1919 Britain's First Industrial Research
In 1919, GEC established Britain's first separate industrial research laboratories at Wembley and moved its head office to new premises in Kingsway, London two years later. From the 1920s the Company was involved in the creation of the National Grid.
In 1921 the headquarters of the Company moved to Magnet House in Kingsway, London.
GEC liquidated the Peel-Conner company in 1921 and moved all its manufacturing to the Coventry factory. GEC continued to use the name Peel-Conner Telephone Works for the Coventry factory but the products were gradually rebranded as GEC.
GEC continued to acquire companies and embark on joint ventures, as well as expanding its manufacturing operations overseas and its domestic branch network. The Sterling Telephone Company was bought out by GEC in 1934.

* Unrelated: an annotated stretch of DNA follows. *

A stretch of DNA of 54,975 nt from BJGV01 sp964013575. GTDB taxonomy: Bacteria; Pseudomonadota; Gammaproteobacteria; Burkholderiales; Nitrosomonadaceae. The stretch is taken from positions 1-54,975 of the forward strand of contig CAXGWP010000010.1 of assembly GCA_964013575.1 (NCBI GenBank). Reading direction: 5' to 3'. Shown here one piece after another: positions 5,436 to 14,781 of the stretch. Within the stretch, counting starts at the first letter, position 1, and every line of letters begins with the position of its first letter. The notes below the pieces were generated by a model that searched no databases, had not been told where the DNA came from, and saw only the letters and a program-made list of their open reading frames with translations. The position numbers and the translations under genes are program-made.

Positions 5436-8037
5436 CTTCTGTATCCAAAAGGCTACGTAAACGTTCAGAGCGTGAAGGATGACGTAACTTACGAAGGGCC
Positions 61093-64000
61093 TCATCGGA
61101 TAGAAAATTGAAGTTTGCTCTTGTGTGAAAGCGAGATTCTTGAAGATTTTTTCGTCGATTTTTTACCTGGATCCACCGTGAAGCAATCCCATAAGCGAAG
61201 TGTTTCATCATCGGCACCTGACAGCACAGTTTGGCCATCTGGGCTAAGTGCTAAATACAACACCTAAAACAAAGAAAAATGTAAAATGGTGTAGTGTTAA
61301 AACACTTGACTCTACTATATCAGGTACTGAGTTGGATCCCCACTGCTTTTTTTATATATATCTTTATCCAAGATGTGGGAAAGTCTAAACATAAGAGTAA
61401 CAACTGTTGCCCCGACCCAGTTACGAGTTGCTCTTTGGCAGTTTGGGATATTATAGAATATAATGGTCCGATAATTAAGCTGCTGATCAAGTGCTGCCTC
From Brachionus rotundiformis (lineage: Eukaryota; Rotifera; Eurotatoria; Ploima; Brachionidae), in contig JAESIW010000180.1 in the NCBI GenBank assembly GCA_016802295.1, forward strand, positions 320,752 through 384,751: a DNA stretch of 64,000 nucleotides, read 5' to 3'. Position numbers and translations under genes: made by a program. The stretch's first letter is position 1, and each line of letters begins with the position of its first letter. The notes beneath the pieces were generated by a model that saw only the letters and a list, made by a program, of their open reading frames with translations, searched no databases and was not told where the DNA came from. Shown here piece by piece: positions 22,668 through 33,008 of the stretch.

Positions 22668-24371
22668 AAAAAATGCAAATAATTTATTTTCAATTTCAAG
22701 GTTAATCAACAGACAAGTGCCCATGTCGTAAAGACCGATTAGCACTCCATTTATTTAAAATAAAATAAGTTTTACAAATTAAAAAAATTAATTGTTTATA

During World War II, GEC was a major supplier to the military of electrical and engineering products. Significant contributions to the war effort included the development of the cavity magnetron for radar, with advances in communications and the mass production of electric lighting.
1961-67 Acquired RAI & AEI
Weinstock embarked on a program that was to rationalise the whole British electrical industry, but began with the rejuvenation of GEC. In a drive for efficiency, Weinstock made cutbacks and mergers, injecting new growth and confidence in GEC - reflected in the profits and financial markets.
In the late 1960s, the electrical industry was revolutionised as GEC acquired Associated Electrical Industries (AEI) in 1967, which encompassed Metropolitan-Vickers , BTH, Edison Swan, Siemens Bros., Hotpoint and W.T. Henley (Telegraph Works Company).
1968 Merged with English